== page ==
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Eton and the making of a modern elite | 1843

Eton is, as the headmaster puts it, unashamed in its pursuit of excellence. The school aims to educate the elite, as it always has, but it has reshaped itself in order to accommodate a new elite defined by money, brains and ambition, not pedigree, titles and acres.

The percentage of pupils at the school with an OE father went down from 60% in 1960 to 33% in 1994 to 20% now. Eton has gone from being an heirloom handed down through the generations to a revolving door.

The contest isn’t simply between candidates. It’s a battle of wits between a school whose proclaimed intention is to identify deserving talent and ambition, and parents who will do everything to stack things in their child’s favour. Well-off, well-organised parents prepare their sons ruthlessly, hiring tutors, making the boys do ceaseless verbal and non-verbal reasoning tests and sending them to interview classes to learn how to be sparky and empathetic. The school is wise to these constantly evolving efforts to game the system, however, and a lot of boys who have done brilliantly in the computerised test are turned down because they aren’t interesting at inter­view. If a boy makes me laugh, says one of the school’s interviewers, he stands a good chance of getting in.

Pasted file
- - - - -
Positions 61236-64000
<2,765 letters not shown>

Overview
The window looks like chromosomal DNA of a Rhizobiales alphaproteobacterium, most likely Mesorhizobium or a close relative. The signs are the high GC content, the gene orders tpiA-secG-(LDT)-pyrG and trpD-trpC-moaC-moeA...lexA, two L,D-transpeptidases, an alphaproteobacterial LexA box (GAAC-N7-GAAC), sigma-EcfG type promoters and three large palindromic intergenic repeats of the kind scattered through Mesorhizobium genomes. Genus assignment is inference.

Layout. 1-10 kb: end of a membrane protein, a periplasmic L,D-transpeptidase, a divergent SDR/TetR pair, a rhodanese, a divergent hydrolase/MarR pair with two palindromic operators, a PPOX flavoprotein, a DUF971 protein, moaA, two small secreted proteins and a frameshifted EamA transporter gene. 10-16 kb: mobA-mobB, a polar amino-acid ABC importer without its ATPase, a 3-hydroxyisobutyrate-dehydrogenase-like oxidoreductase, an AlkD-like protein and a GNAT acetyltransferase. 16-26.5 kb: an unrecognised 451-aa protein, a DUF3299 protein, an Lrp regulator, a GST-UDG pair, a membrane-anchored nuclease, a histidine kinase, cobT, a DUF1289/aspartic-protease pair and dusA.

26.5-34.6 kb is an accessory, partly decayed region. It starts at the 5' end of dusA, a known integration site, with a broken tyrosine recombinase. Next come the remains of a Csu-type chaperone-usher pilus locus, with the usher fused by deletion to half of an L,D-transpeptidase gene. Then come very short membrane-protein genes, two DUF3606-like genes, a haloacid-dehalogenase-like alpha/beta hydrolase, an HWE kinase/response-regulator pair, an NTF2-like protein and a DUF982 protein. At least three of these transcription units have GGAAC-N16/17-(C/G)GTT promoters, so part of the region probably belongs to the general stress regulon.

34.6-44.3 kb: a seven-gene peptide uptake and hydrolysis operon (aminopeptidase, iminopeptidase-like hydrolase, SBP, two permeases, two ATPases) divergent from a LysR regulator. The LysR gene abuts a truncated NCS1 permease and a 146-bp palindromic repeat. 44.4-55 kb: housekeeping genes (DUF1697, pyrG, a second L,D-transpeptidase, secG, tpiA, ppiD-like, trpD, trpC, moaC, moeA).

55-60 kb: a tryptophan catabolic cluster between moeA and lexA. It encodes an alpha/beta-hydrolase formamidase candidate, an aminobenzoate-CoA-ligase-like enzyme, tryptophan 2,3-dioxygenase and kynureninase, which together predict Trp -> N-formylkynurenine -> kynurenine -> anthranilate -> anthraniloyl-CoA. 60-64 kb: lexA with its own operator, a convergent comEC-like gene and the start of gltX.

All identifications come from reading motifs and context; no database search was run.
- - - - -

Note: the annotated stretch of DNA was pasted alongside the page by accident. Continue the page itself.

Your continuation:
The story of Eton’s reconquest of the commanding heights of Britain is one of gradual rehabilitation. With the weakening of the hard left, the prospect of private schools being abolished receded, while Eton’s efforts to present itself less as a throwback to an earlier age than a guarantor of achievement in the current one began to pay dividends.

If Eton hasn’t quite become the liberal, socially transformative institution the reformists seek, it is undeniably more discerning in allocating one of the best starts in life that money (or brains, or ambition) can get you.
uk  education  school  boy  elite  reform  system 
december 2016 by aries1988

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